Her interest in the life sciences stretches way back. “As a child,” Richards said in her application for the DENIN fellowship, “I would watch surgery programs on the Discovery Health Channel. I volunteered at a veterinary hospital and assisted in surgeries. … Scientific techniques and language intrigued me.”

After finishing high school in southwest Connecticut, she earned a bachelor’s degree in pre-veterinary science from Delaware State University. She decided against vet school after working in a veterinary office. But she did enjoy undergraduate research with bacteria.

Richards stayed at DSU for a master’s degree in food science and biotechnology, during which she studied a protein in a bacterium that causes spoilage in fish.

She was a recipient of a Bridge to the Doctorate Fellowship at DSU. This prestigious National Science Foundation–funded program “promotes the participation of underrepresented minority students in science, technology, engineering or mathematics (STEM) disciplines” by providing financial, academic, and professional support to candidates. During this time Richards participated in research to isolate from Delaware ponds new viruses that use bacteria as their host. This project led to her current research interests.

Richards said she thinks she’ll end up working in industry or government once she finishes her doctoral work. She has also considered science policy work. During the pandemic she enjoyed sharing her knowledge of viruses.

Richards has struggled with her twin identities of scientist and Christian. “It can be hard in some spaces to say that you have a religion, especially being Christian in the science field,” Richards said. She recently found inspiration in Francis S. Collins’s book, The Language of God: A Scientist Presents Evidence for Belief. Collins was leader of the Human Genome Project, which first sequenced the human genome, and served as director of the National Institutes of Health until the end of 2021. Collins “unapologetically relates evolution and belief in God,” Richards said. She is active with Blue Hens for Christ, a campus ministry group, and the Veritas Forum, which encourages friendly conversations between people of different faith beliefs.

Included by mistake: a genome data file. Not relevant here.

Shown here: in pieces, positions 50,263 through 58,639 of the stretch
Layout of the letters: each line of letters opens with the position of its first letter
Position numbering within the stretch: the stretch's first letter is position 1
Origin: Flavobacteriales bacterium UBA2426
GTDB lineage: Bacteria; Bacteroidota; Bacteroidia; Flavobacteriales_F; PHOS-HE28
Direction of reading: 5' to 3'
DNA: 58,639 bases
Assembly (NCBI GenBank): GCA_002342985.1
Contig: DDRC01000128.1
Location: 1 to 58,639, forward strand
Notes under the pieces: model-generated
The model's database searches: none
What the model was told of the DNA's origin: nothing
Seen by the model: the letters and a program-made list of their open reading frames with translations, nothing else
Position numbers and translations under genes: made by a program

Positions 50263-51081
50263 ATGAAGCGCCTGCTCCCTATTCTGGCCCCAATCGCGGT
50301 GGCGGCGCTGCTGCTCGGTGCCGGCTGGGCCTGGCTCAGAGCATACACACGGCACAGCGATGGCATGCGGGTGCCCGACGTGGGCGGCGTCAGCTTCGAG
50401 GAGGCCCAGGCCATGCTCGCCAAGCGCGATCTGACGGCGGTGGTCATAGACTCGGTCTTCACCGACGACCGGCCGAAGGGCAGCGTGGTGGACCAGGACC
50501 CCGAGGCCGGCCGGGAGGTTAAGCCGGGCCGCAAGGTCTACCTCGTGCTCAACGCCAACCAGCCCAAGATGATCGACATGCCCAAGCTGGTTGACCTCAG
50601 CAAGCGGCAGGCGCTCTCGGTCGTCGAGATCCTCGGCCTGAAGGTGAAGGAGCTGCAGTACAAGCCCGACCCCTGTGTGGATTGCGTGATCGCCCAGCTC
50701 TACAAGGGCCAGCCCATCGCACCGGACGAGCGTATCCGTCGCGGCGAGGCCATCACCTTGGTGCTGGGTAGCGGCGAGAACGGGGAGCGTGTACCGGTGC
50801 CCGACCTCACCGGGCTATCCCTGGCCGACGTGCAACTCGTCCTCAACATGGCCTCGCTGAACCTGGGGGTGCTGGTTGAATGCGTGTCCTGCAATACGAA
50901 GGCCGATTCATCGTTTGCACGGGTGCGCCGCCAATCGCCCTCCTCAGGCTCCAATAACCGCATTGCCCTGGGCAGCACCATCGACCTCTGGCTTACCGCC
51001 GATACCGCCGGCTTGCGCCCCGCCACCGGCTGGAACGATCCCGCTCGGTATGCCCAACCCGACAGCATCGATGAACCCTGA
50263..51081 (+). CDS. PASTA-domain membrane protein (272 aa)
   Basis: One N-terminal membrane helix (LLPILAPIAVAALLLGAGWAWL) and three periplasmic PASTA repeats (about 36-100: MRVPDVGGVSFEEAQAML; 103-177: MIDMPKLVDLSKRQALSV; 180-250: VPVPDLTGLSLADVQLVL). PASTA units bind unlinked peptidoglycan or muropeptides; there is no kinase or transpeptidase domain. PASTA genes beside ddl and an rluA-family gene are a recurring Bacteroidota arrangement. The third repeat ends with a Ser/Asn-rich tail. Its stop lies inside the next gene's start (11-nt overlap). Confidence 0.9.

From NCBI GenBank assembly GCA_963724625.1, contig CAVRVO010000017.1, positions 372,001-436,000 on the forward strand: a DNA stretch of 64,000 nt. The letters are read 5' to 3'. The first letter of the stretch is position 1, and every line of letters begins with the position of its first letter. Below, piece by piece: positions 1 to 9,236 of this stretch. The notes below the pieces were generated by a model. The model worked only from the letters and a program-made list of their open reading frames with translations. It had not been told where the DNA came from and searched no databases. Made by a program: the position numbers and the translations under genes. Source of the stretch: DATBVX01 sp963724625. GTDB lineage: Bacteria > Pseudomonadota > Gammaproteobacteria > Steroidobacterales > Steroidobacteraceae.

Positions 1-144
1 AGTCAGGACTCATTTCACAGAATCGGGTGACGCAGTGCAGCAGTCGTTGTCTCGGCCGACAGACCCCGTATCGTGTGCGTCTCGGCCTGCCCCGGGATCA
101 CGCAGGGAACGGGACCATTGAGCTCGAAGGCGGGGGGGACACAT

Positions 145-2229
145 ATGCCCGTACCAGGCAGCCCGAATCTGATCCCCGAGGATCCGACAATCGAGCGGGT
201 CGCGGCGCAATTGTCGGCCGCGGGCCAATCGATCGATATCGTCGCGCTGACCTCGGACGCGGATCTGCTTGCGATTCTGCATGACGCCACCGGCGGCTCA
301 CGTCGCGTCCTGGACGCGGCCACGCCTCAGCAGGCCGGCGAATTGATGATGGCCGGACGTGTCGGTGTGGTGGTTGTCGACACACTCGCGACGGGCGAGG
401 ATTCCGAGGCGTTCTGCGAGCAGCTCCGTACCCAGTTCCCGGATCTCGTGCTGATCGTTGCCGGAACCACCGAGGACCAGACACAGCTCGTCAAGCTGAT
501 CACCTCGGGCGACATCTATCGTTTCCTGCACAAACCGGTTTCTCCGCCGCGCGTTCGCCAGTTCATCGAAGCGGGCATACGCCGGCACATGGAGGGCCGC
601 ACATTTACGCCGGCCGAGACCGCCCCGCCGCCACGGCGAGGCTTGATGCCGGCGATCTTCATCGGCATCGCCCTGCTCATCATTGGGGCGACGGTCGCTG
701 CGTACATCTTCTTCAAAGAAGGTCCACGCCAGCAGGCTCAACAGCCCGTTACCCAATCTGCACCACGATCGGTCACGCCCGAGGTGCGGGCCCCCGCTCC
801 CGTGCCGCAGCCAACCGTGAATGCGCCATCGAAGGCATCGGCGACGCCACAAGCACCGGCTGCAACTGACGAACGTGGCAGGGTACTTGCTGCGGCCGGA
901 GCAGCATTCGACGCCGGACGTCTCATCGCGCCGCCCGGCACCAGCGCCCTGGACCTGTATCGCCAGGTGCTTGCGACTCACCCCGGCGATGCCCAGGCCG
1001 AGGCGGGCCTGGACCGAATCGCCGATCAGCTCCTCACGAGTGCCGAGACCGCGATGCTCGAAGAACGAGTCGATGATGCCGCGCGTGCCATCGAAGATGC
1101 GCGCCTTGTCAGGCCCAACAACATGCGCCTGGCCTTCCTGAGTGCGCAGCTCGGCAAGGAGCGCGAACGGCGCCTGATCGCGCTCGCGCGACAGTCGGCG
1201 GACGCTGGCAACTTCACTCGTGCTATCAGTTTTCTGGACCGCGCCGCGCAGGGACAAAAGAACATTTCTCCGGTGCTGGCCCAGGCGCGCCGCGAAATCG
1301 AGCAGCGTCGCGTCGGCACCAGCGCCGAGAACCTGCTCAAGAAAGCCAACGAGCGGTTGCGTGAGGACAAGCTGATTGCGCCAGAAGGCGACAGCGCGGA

During the summer of 2020, amid the pandemic and social unrest, Richards was unable to do her planned greenhouse experiment because it required undergraduate help. A professor in the UD Plant and Soil Sciences Department started the Justice, Equity, Diversity and Inclusion Committee to advocate for inclusion within the department and university. Involvement with this group gave Richards purpose. The group arranged for virtual speakers about diversity topics, issued participants challenges to read or watch certain books or movies, and facilitated discussions. “It was helpful to know in a time when people felt let down that I was able to do something,” she said.

Joy Drohan is a freelance writer and her company is called Eco-Write, LLC.